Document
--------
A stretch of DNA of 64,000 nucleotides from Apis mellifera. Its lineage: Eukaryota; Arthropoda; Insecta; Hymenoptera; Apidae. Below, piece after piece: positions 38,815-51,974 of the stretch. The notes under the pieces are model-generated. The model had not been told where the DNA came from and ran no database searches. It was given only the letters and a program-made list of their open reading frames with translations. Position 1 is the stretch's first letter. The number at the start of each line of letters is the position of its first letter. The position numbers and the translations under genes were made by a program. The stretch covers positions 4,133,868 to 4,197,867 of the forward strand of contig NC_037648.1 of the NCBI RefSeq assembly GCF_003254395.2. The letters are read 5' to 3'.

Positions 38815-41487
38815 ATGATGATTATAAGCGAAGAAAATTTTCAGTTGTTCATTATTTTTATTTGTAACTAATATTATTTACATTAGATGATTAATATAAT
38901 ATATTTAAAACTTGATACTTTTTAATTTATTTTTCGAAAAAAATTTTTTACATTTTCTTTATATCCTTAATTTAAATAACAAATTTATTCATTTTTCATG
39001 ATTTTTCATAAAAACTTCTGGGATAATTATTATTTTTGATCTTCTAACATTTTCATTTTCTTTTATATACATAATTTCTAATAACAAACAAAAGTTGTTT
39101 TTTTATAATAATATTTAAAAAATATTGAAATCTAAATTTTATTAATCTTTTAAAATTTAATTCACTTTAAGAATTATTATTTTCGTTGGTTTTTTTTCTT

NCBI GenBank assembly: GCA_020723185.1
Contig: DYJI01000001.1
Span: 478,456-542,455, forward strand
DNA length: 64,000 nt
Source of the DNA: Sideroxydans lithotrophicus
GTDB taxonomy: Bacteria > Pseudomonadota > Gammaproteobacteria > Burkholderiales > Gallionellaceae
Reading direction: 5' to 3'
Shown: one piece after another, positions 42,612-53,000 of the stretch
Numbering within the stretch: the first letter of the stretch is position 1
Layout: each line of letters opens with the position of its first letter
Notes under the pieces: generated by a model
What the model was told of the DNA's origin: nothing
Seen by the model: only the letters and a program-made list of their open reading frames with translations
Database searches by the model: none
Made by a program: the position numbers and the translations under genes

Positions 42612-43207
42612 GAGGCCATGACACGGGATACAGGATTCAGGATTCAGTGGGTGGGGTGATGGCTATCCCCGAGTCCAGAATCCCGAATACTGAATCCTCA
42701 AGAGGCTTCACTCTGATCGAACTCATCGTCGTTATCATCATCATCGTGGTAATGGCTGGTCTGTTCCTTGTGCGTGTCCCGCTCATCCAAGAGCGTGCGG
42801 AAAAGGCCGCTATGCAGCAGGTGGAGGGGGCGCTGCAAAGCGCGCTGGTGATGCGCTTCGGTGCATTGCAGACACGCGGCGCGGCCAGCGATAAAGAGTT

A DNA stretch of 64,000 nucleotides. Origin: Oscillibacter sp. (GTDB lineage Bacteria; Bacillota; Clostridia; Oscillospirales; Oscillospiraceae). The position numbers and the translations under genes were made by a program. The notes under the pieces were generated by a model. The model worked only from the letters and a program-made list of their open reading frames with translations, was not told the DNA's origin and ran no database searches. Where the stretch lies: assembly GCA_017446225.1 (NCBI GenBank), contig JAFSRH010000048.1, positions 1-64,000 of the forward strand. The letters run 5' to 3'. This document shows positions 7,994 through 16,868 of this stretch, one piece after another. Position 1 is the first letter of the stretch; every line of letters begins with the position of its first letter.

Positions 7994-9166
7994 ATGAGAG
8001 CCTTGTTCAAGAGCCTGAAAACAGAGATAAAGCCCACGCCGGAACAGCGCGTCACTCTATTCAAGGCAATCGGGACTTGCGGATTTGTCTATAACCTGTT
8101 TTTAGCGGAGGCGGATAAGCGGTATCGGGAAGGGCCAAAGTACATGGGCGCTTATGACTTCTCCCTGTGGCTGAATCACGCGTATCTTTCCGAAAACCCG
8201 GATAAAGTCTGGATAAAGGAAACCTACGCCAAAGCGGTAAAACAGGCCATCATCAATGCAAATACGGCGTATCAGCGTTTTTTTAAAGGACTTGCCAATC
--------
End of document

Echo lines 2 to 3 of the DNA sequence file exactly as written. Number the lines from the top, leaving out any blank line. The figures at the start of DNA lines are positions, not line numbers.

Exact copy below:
Positions 38815-41487
38815 ATGATGATTATAAGCGAAGAAAATTTTCAGTTGTTCATTATTTTTATTTGTAACTAATATTATTTACATTAGATGATTAATATAAT